[Psychedelic Pop – Walking Bird Records – 2019]
Eighteen years after releasing their self-titled debut record, Adelaide psych-pop outfit The First Third are back with their second album called, yep, The First Third 2nd Album. The First Third are Vic Conrad on guitar, keys and vocals, Keith Davis (guitar and vocals), Colin Gellard (bass) and Craig Rodda (drums). These four long-time collaborators are helped out along the way with contributions from a number of friends, each adding various forms of instrumentation to the musical pot.
The vinyl album contains 10 songs, and also comes with a bonus CD version containing everything on the record plus an extra three songs, inserted at the mid-point. The impressive packaging features front cover artwork supplied by Gellard, and a sumptuous rear cover colour photograph of the band, courtesy Rachel Thompson.
Turn Me Loose opens things up in a delightfully ramshackle manner, evoking musical memories of Syd Barrett and Anton Newcombe. These themes pop into the listener’s consciousness at various points in the record, along with a host of other 60s echoes. Pearly Dew Drop Day further serves to set the musical landscape with some nifty keys and electric guitars coming to the fore. How do people write such spaced-out backing vocals? Also present are elements of the later work of The Beatles, particularly in the nuggetty The Luckiest Man In The World, – where Gellard’s lurching bass and the bluesy guitar are contrasted with Conrad’s disarming vocal – and again in the solo section in Everybody Leave.
The three CD-only inclusions, QMS, The Lies Don’t Stop and 2 Midnights In A Jug all sit well in the midst of the album. They offer something a bit different so it’s of no little value that they are included on the CD. The way-out joy of Mr Mind Tools, replete with Rodda’s rumbling drums, sounds like something you might hear on a 1967 Beatles/Stones collaboration, if there ever had been such a thing. None of the influences cited here detract from the quality of this album; it is a considered and well-executed record, one that stands up to repeated listens. The album closes with the plaintive Happy Returns, followed by Stranger Than You; similar to the opener, but a lot rockier.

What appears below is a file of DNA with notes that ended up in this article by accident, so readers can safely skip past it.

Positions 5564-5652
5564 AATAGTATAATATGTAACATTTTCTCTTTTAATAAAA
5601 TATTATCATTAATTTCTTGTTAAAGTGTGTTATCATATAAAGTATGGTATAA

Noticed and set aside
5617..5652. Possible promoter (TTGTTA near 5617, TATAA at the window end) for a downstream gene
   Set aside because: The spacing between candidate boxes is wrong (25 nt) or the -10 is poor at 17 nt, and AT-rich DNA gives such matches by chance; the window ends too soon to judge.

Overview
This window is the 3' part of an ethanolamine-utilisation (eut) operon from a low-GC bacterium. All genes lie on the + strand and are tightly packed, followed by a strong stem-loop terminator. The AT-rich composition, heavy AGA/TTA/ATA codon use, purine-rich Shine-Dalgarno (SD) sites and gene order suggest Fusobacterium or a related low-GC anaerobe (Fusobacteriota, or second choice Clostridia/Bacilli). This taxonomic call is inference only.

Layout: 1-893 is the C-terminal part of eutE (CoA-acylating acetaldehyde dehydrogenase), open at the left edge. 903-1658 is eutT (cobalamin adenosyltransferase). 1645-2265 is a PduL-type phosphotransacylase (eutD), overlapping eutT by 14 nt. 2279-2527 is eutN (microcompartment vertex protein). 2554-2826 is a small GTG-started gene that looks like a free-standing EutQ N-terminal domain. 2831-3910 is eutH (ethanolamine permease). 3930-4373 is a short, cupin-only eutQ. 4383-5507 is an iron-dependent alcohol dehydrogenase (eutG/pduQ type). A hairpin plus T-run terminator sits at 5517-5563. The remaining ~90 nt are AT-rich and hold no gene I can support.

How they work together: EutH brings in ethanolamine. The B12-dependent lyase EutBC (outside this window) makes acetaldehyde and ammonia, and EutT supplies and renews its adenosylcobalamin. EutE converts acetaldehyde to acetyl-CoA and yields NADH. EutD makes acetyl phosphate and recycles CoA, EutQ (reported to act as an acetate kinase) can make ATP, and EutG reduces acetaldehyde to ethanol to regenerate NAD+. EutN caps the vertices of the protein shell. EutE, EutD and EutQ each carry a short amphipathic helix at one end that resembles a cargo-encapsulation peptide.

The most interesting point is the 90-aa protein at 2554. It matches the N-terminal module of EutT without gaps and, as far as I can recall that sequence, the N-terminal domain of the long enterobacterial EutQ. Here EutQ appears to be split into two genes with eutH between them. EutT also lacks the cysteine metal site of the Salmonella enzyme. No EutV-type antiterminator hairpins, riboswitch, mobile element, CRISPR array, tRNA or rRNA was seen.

These guys have been doing this long enough to be in complete control, musically speaking. Every note, every beat, is there for a reason, and performed with skill. When a particular instrument steps into the musical spotlight, it is easy to appreciate the quality of the individual musician that is contributing to what is an attractive and intoxicating overall sound.
Conrad and Davis share the songwriting credits for the album; the songs readily sit side-by-side. Perhaps it could be said that Davis’ songs carry a little more US influence while Conrad seems to favour the other side of the Atlantic, or maybe it should just be defined as Adelaide. The only major difference between the two songwriters’ efforts is the lead vocal role. The lyrics move between bubblegum tales of boy/girl attraction, psychedelic prose, and most things in-between; it’s all good fun, there’s no overarching theme or message.
The album was recorded by Tom Spall. Conrad and Spall’s production is solid; every song features a fair degree of nuance, and most of it is easily discerned on the first or second listen. Overall, it appears to capture the sound and mood that the band is looking for.
Despite the wide and varied nature of the surface-level style, lyrical content and the pace of the songs, there’s a fluency to this album that encourages the listener to immerse themselves in the whole damn thing and just go along for the trip.
Purchase The First Third 2nd Album from Mr V Music, 115 Semaphore Road, Semaphore.